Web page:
With no new cases of dengue fever reported in 30 days, it appears the Hawaii island dengue fever outbreak has come to an end.
But Gov. David Ige and his lieutenants on Wednesday were reluctant to declare the crisis over. Instead, they said the state needs to remain vigilant because of growing worldwide threats from mosquito-borne diseases such as Zika, dengue and chikungunya.
“It’s critical for everyone to understand this is not the end,” state Health Director Dr. Virginia Pressler said at a state Capitol news conference. “This is just the beginning of a new phase, for we need to be prepared every day for a new mosquito-borne disease outbreak.”
Ige said the emergency proclamation extension he signed April 11 will remain in place while officials work on a statewide strategic response plan for future outbreaks.
“It will help us to be proactive and better positioned toward vector-borne diseases,” he said.
In addition, a statewide public awareness and education campaign will be launched this year to help people understand the risks of mosquito-borne diseases and how best to prevent them from taking hold in Hawaii.
A total of 264 cases of locally acquired dengue fever were confirmed on Hawaii island during the seven- month period beginning on Sept. 11.
Officials said the state and Hawaii County are cutting back on some emergency response activities now that three periods of the maximum human incubation — 10 days for each period — have passed. The final day of the infectious period for the last reported case was March 27.
But officials said the Health Department would continue to immediately investigate all travel-related cases and conduct mosquito assessments or treatment of potential areas where mosquitoes proliferate.
Dengue is not endemic to Hawaii but imported by infected travelers.
Rather than declare victory over dengue fever at his press conference Wednesday, Ige and his staff described the 30-day marker as only a significant milestone.
“As we hit this milestone, we do believe that this dengue fever incident has helped us to be better prepared as we move forward,” the governor said.
Ige praised the state Legislature for allocating $1.27 million to hire 20 additional people for vector control and related tasks.
The funding will help to re-establish the beleaguered Vector Control Branch, which was crippled in recent years by furloughs and budget cuts. With the new positions, the agency will have a total of 45 people to combat future outbreaks.
“The dengue incident really reminded us about how important vector control is,” Ige said.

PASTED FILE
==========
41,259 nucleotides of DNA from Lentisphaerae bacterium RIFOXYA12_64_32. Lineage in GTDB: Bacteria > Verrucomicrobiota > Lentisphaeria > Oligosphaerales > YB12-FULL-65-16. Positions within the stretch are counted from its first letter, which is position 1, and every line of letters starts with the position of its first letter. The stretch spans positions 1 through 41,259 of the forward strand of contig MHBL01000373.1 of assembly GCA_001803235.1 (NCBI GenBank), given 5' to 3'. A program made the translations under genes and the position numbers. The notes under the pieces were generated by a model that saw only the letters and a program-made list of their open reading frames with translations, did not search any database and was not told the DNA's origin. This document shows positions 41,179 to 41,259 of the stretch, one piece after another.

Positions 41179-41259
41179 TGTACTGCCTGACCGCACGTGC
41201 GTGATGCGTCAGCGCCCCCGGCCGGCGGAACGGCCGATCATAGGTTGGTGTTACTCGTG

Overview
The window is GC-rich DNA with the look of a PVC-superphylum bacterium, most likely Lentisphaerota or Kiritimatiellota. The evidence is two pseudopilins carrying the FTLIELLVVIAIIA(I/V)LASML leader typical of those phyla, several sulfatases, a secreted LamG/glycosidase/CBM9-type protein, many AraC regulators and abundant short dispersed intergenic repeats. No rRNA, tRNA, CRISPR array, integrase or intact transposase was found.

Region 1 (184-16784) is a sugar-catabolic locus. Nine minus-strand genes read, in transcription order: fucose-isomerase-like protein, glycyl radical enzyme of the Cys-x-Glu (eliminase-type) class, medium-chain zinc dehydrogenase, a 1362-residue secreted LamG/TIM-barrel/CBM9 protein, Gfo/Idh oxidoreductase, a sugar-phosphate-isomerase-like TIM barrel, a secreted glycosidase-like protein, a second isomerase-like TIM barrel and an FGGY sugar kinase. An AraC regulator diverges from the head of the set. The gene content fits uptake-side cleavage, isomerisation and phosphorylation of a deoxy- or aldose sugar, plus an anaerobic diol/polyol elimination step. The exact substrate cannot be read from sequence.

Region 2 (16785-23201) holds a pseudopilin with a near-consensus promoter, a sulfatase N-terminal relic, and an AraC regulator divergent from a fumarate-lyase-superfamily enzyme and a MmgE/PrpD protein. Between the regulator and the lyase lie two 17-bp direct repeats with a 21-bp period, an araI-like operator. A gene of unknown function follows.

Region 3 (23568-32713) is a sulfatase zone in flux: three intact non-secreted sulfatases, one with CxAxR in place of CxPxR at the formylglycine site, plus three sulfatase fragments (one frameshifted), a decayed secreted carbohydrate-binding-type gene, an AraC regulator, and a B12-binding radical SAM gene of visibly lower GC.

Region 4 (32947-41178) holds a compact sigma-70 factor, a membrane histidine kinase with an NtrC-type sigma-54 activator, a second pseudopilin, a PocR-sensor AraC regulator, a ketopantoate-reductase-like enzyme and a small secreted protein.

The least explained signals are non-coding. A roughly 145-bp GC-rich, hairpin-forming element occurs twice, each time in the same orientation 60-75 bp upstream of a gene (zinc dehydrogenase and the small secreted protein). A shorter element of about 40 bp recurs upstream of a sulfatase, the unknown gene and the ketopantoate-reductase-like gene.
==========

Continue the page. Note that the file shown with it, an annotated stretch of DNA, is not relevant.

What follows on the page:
Mosquito-borne diseases have become a global concern, with the World Health Organization declaring a public health emergency for the Zika virus. The mosquito that carries the dengue virus also carries the Zika virus and chikungunya — and is firmly established across the islands.
“Every day we have suspect cases we are investigating,” Pressler said.
So far this year there have have been four imported cases of Zika, one imported case of chikungunya and six confirmed imported cases of dengue, she said.
“By no means are we out of the clear for any future threat or introduced virus or trauma,” said Darryl Oliveira, administrator of the Hawaii County Civil Defense Agency. “So we need to continue vigilance on everyone’s part. We’re always at risk.”
During the recent dengue outbreak, vector control teams surveyed 523 private properties and 310 public spaces, officials said. Of those, 220 private properties and 65 public spaces were treated for mosquitoes.
In addition, more than 1,900 potential cases were evaluated and/or tested by state disease investigators and laboratory staff, they said.
Oliveira said Hawaii island won’t necessarily see a reduction of resources in the fight against mosquito-borne diseases. Rather, he said, there will be a change in focus — from response to prevention.
That, he said, includes the cleaning up of tires, which collect water and become breeding grounds for mosquitoes. The Hawaii National Guard recently cleared one property with more than 1,000 tires.
Oliveira said this year’s strong El Nino climate pattern appears to have played a major role in the outbreak. Record summer rain in Kona helped to accelerate mosquito breeding, he said, while an extended winter and spring drought helped to reduce breeding grounds.
George Szigeti, president and CEO of the Hawai‘i Tourism Authority, said news about the end to dengue fever is a huge relief to the tourism industry.
Hawaii is fortunate that locally acquired cases of dengue never got beyond the Big Island, he said, and that the vast majority of cases occurred before February.
Despite negative publicity about the outbreak, visitor arrivals statewide, including those to Hawaii island, are ahead of last year’s record-setting pace through the first quarter, Szigeti said.
“That speaks well of Hawaii’s enduring brand as a quality global destination and to the response of both the state and County of Hawaii in halting dengue,” Szigeti said.
Officials are expected to take aim at the Zika virus in the upcoming public awareness campaign.
Pregnant women, they said, need to take special precautions against the Zika virus and should avoid travel to areas where Zika is actively circulating. The Centers for Disease Control and Prevention has confirmed Zika can cause microcephaly, a birth defect in which a baby’s head is smaller than other babies’ of the same sex and age.